The true reason for the season
Last week's massacre at Sandy Hook Elementary School in Connecticut forced many to take pause during the buildup to the Christmas season. It was like a sucker punch to the gut, leaving you bent over in pain. Like the rest of the world, I struggled to catch my breath, gasping for a reason, desperately searching for the air of explanation as to why a madman would walk into a school after having killed members of his family, and kill an administrator, teachers and 20 young children.
There was no answer that would suffice. I listened to President Obama that afternoon with tears welling in my eyes then running down my cheeks. There was no need for partisanship in that moment. Like the President, my heart ached for those families impacted. Like the President, I wanted to hug my children in that moment. I questioned myself for being thankful that my children were safe while others collapsed into the arms of friends and family in unspeakable agony at the news that their child would not be opening presents beneath the Christmas tree this year.
And still there are no answers that fill the void. I received a poem this week. I can't verify the author. While I believe they deserve credit for their words, I find it more important to share the words as we ready this week to share this special day with those closest to us.
T'was 11 days before Christmas, around 9:38
when 20 beautiful children stormed through heaven's gate
their smiles were contagious, their laughter filled the air
they could hardly believe all the beauty they saw there
they were filled with such joy, they didn't know what to say
they remembered nothing of what had happened earlier that day
"where are we?" asked a little girl, as quiet as a mouse
"this is heaven." declared a small boy
"we're spending Christmas at God's house"
when what to their wondering eyes did appear
but Jesus, their savior, the children gathered near
He looked at them and smiled, and they smiled just the same
then He opened His arms and He called them by name
and in that moment was joy, that only heaven can bring
those children all flew into the arms of their King
and as they lingered in the warmth of His embrace
one small girl turned and looked at Jesus' face
and as if He could read all the questions she had
He gently whispered to her, "I'll take care of mom and dad"
then He looked down on earth, the world far below
He saw all of the hurt, the sorrow, and woe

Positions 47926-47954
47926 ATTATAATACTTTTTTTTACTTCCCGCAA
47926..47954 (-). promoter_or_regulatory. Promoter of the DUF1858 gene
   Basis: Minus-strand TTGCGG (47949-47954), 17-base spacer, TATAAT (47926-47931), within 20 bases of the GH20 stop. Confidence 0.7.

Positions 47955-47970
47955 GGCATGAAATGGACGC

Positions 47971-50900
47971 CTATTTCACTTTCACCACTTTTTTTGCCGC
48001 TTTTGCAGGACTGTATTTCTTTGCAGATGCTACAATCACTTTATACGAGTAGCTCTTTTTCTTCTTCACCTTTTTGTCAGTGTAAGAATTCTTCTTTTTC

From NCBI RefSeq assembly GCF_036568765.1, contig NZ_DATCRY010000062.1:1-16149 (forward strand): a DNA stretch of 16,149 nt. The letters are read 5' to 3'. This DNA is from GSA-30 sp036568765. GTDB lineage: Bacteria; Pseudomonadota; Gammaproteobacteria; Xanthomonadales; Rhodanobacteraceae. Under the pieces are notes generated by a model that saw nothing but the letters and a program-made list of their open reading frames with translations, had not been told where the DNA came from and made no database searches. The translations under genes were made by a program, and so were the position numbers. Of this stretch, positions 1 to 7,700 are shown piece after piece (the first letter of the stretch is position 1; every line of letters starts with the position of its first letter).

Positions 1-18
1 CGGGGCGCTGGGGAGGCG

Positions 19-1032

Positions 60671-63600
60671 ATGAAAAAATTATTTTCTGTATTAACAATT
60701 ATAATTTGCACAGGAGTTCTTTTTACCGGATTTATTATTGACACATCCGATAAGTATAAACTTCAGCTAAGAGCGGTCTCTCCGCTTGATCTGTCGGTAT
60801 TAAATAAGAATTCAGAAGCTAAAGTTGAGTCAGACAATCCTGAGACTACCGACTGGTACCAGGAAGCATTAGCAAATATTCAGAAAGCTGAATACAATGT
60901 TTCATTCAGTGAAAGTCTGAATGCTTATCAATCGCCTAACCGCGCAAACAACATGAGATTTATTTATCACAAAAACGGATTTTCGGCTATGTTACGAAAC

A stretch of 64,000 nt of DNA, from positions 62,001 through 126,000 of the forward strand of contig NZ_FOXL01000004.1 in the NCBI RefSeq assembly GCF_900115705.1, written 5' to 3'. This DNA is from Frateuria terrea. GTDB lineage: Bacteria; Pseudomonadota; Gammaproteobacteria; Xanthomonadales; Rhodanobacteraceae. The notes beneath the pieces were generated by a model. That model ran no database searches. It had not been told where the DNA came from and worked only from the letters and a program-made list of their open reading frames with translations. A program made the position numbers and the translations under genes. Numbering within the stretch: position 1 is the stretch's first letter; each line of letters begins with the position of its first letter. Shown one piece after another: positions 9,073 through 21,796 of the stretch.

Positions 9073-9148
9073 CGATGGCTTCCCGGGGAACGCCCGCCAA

then He closed His eyes and He outstretched His hand
"Let My power and presence re-enter this land!"
"may this country be delivered from the hands of fools"
"I'm taking back my nation. I'm taking back my schools!"
then He and the children stood up without a sound
"come now my children, let me show you around"
excitement filled the space, some skipped and some ran
all displaying enthusiasm that only a small child can
and I heard Him proclaim as He walked out of sight,
"in the midst of this darkness, I AM STILL THE LIGHT"
I needed to share this as a reminder of the true reason for the season.
And I believe it also offers an explanation.
We've removed God from our culture. We, as a society, have continued to de-value human life. While we can place blame on violent video games, images on television and the big screen, suggestive and disturbing music lyrics -- all of which I believe can be contributing factors -- I have to point to the lack of a moral fabric in our society, which began when Jesus was removed as the backbone of our country's compass.
My daughter asked my wife, "I understand that it's horrible what happened in Connecticut but what about the millions of babies that we have killed every year because of abortion? Doesn't anyone care about them?"
Had I been asked my answer would have been, "Jesus does. God does. They care about every one of those babies and every life lost at Connecticut. They care about all of us and all we do. But, unfortunately, the Word of God is being stripped from the American conscience so we don't have to feel bad when we act as we do. No guilt. And His absence in our day-to-day lives becomes painfully obvious when we turn to Him on days like this seeking answers."
As we ready to celebrate Christmas this year, minus many special smiles in Connecticut this year, let us be reminded that God and his Son should be on our hearts and minds every day, not just Christmas, Easter and in times of crisis. They are there for us to turn to at all times, good as well as bad.
Merry Christmas to all as we celebrate together the birth of the real King.